Published: October 16, 2008

“Pure entertainment on the outside, with a deeper meaning in the middle.”


What Is ‘Paper Towns’ About?

Quentin Jacobsen has always loved Margo Roth Spiegelman, for Margo (and her adventures) are the stuff of legend at their high school. So when she one day climbs through his window and summons him on an all-night road trip of revenge he cannot help but follow.
But the next day Margo doesn’t come to school and a week later she is still missing. Q soon learns that there are clues in her disappearance . . . and they are for him. But as he gets deeper into the mystery – culminating in another awesome road trip across America – he becomes less sure of who and what he is looking for.

Why Did I Read ‘Paper Towns’?

A little while ago I read ‘A Fault In Our Stars’ by John Green and was genuinely moved. I also watched the film and loved it.
I’ve been following vlog brothers on You Tube for some time now and also read ‘Parable of The Sower’ based on John Green’s recommendation – which is fantastic.
I’ve recently been drawn into the channel ‘Crash Course’ which is interesting and not too long ago I watched this video, during which Green mentions his novel ‘Paper Towns’. I also watched the trailer for the film based on this novel:

What I Liked About ‘Paper Towns’

Very early in you can tell that this is a John Green novel or certainly that it was written by the same author as ‘The Fault In Our Stars’. Lots of witty dialog, the occasional mention of an historical or scientific fact and in general teenagers speaking older than their years. But where as ‘The Fault In Our Stars’ came across like a deep and meaningful sad story – Paper Towns is coming across like pure entertainment.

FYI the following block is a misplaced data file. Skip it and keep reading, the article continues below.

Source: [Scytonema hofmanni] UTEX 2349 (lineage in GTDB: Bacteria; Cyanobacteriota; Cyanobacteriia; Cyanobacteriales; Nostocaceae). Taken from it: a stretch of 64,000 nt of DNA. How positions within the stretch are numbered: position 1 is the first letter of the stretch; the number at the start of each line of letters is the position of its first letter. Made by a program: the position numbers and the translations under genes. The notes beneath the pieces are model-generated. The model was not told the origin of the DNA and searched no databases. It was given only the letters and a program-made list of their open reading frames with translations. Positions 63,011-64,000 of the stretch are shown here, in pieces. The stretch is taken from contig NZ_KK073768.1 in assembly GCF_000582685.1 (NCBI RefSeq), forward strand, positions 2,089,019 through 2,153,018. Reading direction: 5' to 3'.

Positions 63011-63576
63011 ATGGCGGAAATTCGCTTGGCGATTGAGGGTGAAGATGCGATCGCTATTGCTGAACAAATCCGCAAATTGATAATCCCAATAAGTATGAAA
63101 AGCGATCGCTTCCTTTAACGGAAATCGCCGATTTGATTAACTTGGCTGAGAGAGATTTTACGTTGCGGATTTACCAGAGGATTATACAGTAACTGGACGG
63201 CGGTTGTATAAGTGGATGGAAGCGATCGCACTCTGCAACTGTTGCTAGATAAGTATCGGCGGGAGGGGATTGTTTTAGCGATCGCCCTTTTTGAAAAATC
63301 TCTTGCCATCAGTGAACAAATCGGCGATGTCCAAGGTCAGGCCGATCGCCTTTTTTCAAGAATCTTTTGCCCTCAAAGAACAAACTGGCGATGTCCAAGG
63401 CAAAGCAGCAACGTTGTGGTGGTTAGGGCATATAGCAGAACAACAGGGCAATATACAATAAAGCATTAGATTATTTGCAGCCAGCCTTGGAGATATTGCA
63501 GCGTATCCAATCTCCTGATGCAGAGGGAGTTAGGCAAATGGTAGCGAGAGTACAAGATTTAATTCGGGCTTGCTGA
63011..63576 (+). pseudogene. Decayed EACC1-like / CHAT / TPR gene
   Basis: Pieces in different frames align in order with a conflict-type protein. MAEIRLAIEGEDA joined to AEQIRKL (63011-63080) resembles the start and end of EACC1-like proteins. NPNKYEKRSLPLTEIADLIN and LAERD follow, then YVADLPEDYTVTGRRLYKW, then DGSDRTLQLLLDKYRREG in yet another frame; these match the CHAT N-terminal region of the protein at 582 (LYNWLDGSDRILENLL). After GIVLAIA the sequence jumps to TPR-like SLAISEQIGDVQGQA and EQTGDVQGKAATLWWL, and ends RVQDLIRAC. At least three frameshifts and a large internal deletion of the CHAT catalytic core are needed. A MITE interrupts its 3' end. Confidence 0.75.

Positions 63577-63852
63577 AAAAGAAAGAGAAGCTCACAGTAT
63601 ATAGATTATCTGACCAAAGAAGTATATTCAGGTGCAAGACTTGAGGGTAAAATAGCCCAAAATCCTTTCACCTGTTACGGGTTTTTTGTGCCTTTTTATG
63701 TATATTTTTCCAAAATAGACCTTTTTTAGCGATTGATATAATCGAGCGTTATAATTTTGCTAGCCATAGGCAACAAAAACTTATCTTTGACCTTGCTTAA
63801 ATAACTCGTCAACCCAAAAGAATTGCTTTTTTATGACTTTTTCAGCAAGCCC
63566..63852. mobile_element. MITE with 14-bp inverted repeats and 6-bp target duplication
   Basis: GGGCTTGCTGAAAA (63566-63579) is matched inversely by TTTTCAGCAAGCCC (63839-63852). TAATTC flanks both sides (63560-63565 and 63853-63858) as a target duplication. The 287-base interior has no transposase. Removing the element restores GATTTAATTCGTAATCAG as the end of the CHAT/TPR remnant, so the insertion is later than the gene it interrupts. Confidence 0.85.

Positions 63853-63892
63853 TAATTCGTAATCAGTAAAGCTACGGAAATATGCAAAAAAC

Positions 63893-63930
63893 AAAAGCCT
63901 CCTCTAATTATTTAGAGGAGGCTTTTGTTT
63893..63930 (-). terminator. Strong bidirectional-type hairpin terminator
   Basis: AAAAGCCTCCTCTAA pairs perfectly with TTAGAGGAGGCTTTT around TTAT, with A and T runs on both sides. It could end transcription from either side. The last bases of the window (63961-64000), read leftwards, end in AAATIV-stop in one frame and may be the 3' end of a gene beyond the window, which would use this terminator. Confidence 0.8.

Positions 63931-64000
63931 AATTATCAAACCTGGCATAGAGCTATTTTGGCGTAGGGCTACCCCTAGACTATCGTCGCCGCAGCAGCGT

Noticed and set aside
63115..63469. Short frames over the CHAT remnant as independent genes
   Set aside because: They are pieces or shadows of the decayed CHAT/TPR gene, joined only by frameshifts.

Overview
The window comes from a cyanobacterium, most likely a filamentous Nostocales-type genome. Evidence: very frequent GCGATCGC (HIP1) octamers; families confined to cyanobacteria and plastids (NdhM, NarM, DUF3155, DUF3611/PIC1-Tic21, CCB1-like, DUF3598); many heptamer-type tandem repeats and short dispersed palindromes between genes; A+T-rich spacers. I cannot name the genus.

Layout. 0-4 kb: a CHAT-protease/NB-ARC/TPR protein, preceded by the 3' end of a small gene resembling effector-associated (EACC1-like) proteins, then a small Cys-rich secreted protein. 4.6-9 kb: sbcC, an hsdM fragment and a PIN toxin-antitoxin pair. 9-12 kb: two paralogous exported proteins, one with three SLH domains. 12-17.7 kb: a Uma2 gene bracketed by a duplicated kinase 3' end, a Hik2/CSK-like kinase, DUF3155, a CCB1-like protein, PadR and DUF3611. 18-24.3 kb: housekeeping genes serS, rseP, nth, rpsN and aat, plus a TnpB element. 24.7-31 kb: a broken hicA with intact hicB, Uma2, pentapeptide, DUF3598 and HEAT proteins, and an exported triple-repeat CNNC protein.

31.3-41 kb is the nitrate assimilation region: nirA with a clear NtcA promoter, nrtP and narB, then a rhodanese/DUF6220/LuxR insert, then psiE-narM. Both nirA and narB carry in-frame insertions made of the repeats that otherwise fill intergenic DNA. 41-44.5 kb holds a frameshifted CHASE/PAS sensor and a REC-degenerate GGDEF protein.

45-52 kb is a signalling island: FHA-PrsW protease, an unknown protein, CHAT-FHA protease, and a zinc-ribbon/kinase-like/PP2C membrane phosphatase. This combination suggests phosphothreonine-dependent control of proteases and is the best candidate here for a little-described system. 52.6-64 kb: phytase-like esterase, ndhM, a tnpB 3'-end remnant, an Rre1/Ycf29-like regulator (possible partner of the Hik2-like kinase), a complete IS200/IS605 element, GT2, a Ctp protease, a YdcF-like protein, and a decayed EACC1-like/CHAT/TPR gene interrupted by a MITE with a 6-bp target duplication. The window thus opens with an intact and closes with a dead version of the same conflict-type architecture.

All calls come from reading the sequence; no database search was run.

This novel is really funny in parts – there’s a student party which is done really well and generally the banter between the students makes for some great moments.
Paper Towns is broken into three parts:
1) The first part is Margo and Quentin’s night together, where they work through a series of revenge pranks set up by Margo.
2) The second part is Margo’s disappearance and the finding of clues that may lead to where she’s hiding.
3) The third part is a road trip to get Margo.
What’s interesting is the ‘bite size chunks’ in which the story is given to you.
The first part is, for the majority, broken up by the tasks as Margo goes on her ‘tongue in cheek’ rampage of revenge.
The second part is broken up by the clues that Quentin finds explaining the disappearance and possible location of Margo.
The third part is broken up by the hours that pass on the road trip.
The actual concept for this novel is a GREAT idea. Educational, cultural and littered with social commentary. It was the perfect excuse for a combination of love story, mystery, road trip and slapstick young adult fiction.

What I Didn’t Like About ‘Paper Towns’

Paper Towns is a coming of age story and a really good one. However, as good as it is, it’s also a mystery for a large portion, consisting of Quentin sitting around thinking about the clues Margo has left for him. That process, though interesting in parts, does occasionally need filler so that the story can allow for time to pass.

Good Or Bad?

Was this book any good? Yes, very good. I can recall thinking that it was pure entertainment when I first started reading it – but this quickly became pure entertainment on the outside, with a deeper meaning in the middle.
Would I recommend it? Yes, definitely.
Would I read it again? Probably not, although I’ll be watching the film soon.


Here are some other reviews:
Parable Of The Sower by Octavia E. Butler
Misery by Stephen King
The Fault In Our Stars by John Green
Gone Girl by Gillian Flynn
On Writing (A Memoir Of The Craft) by Stephen King
The Big Short by Michael Lewis

What’s on the list?
The Lafayette Campaign by Andrew Updegrove
The Hidden Legacy by GJ Minett
The Wasp Factory by Iain Banks
Parable of the Talents by Octavia E. Butler
Slaughterhouse Five by Kurt Vonnegut


Any suggestions?

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David P. Philip

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